my son have a place in your america? >> very powerful ad. begins airing in several battleground states. how effective, jackie, do you think it will be? which states do you think will have the most impact? >> i think this will be a very effective ad. particularly places where you have a lot of veterans. where you have a lot of minorities who might have felt offended by donald trump's warring with the khans. for, you know, weeks and weeks, and this reminds them of one of the biggest arguments hillary clinton has against donald trump, and that's his temperament, and so i imagine this will have an impact with people who are still paying attention. a lot
of these states are already, they're early voting is happening. so every day counts. >> certainly does. zeke a new poll out. look at this. it shows trump and clinton deadlocked in georgia. in georgia, of all places. trump 44%. clinton 42%.
clearly within the margin of error, an atlanta journal-constitution poll in georgia. that close in georgia, donald trump clearly has problems right now. other states he's got some problems as well. within the margin of error. what's going on over here? >> certainly right now we're seeing donald trump have a lot of weakness among republicans, both in georgia, arizona, ohio, other states, where he's just not getting the same percentage of republican voters who are right now saying they're going to turn out to vote for him on election day or early voting. a problem for him. it's a solvable problem. means he doesn't necessarily have to win over a lot of swing voters in those states in order to get back on top in georgia and arizona, if those republicans come back home. the problem, if he has that problem in arizona and georgia what is the problem for him in ohio and pennsylvania? in michigan? all of the -- you know, all the states he kept, north carolina. the states he talked about expanding the map to, what he really needs to win the race to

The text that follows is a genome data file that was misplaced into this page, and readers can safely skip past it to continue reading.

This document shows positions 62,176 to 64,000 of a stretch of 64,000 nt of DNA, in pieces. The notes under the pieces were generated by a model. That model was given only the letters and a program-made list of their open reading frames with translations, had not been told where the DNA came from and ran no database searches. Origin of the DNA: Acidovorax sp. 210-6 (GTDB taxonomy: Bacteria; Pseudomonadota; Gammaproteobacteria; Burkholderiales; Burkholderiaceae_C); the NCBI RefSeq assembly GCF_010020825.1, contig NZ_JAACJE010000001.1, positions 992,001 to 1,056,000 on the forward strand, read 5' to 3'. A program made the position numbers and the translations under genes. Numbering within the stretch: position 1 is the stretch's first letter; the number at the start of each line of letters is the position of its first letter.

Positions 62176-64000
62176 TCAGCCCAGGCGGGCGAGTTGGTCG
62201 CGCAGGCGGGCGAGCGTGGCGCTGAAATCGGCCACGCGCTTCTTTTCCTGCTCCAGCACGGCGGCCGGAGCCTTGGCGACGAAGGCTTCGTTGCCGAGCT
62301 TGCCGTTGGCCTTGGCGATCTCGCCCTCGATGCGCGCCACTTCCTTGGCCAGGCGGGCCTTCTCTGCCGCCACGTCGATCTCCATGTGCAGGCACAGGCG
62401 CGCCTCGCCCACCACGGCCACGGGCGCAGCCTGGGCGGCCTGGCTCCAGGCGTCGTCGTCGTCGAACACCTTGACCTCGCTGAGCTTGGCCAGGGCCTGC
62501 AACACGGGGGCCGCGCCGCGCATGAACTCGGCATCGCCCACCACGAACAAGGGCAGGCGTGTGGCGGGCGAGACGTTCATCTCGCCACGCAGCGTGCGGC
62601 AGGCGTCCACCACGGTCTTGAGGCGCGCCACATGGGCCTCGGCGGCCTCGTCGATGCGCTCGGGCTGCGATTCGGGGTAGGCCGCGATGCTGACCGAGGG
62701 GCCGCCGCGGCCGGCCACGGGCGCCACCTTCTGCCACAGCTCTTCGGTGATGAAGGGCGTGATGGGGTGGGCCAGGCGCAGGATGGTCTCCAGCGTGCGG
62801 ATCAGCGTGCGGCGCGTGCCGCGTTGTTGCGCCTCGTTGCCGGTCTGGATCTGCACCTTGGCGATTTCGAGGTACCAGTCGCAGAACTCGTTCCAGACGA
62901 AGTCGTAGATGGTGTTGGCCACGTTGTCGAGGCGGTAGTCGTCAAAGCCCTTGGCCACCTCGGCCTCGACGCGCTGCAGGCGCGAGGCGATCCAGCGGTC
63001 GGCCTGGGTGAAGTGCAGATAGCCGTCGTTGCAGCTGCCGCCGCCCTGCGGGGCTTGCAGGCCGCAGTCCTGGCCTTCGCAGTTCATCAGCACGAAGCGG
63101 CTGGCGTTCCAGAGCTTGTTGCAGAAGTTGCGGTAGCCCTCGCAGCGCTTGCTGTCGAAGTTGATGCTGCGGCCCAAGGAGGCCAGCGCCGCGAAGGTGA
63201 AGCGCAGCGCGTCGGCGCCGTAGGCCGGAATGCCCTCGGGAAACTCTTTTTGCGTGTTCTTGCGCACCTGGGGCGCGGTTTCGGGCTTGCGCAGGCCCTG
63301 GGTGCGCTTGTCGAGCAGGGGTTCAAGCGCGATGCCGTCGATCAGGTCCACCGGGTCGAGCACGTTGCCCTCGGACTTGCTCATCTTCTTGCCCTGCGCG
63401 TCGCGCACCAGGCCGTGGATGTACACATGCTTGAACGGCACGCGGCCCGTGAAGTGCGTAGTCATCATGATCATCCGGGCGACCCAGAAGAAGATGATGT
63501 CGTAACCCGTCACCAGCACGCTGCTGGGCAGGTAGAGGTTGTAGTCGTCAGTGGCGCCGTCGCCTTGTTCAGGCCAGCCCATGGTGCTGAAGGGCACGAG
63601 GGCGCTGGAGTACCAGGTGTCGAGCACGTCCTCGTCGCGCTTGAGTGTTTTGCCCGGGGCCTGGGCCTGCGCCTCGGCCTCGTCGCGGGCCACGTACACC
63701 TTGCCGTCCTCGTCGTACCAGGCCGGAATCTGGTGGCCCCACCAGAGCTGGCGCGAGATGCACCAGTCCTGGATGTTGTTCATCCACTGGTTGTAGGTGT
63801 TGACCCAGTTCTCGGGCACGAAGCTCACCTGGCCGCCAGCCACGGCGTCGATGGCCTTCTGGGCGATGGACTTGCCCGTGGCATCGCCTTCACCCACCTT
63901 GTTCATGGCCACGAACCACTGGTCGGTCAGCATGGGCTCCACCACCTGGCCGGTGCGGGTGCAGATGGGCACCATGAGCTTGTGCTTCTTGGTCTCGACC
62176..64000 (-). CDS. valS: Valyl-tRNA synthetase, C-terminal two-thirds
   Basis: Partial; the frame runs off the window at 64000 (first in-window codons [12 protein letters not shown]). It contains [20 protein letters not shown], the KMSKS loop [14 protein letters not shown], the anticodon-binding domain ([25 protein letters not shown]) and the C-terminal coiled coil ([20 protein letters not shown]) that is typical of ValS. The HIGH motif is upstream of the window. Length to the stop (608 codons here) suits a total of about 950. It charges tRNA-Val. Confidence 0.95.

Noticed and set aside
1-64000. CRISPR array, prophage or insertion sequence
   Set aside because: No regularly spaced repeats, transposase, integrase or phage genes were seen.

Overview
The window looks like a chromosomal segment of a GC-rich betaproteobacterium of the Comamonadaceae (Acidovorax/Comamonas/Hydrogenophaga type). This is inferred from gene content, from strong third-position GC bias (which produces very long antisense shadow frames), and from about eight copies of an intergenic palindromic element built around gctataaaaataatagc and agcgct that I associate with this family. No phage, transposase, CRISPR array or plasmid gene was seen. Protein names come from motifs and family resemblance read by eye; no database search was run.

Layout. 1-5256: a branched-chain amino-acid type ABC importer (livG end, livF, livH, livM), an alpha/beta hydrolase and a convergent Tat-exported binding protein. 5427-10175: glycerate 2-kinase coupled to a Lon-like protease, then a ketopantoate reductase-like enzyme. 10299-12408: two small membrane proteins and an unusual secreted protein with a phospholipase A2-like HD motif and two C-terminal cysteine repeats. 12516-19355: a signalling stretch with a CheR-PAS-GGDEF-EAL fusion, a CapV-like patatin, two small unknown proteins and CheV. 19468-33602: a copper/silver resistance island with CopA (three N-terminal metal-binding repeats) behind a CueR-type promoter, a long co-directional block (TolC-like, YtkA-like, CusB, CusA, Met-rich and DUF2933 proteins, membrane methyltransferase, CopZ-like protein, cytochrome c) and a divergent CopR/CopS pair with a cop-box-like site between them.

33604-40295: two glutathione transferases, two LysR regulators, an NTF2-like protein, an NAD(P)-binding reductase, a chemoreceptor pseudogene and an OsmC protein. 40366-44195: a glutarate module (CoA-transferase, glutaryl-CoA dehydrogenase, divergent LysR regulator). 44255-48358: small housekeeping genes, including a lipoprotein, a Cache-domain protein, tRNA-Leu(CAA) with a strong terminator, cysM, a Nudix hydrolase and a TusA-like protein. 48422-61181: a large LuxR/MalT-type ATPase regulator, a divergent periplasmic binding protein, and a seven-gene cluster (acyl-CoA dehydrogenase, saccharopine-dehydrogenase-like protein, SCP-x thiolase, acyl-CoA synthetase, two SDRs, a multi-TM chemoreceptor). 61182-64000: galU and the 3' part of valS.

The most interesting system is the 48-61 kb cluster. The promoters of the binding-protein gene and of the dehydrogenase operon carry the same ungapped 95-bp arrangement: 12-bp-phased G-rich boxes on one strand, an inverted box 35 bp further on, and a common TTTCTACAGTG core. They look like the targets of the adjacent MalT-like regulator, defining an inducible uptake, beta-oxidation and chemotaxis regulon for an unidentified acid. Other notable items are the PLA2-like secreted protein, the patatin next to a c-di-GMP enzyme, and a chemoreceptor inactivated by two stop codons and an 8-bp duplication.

get over 270 electoral votes. a problem with his own base, that's the real indicator there in georgia. and arizona as well. >> last night the al frfred e. smith denner. aukwards times. let me play kniss. >> this. >> -- truly inspiring's gives me hope that in america it's still not possible for a fella named al to be the commander in chief. >> hillary is so corrupt, she got kicked off the watergate commission. >> now, recently one of john's top advisers told the "daily news" that if we keep talking about the economy, mccain's going to lose. so tonight i'd like to talk about the economy.
>> donald looks as the statue of liberty and sees a four. maybe a five, if she loses the torch and tablet, and changes her hair. >> a little flavor of years' past this year. it got awkward last night and even some boos. extraordinary. isn't it? >> it is. this event has always been highways trically, an opportunity not only to sort of display self-deprecating humor, poke a little fun at yourself, show humility, but also to show some kindness between the candidates. and that -- that just did not really exist in terms of what we saw on camera. we heard from cardinal dolan earlier today prap thereerhaps e a few kind words exchanged between the two. on display a break from tradition and it probably fits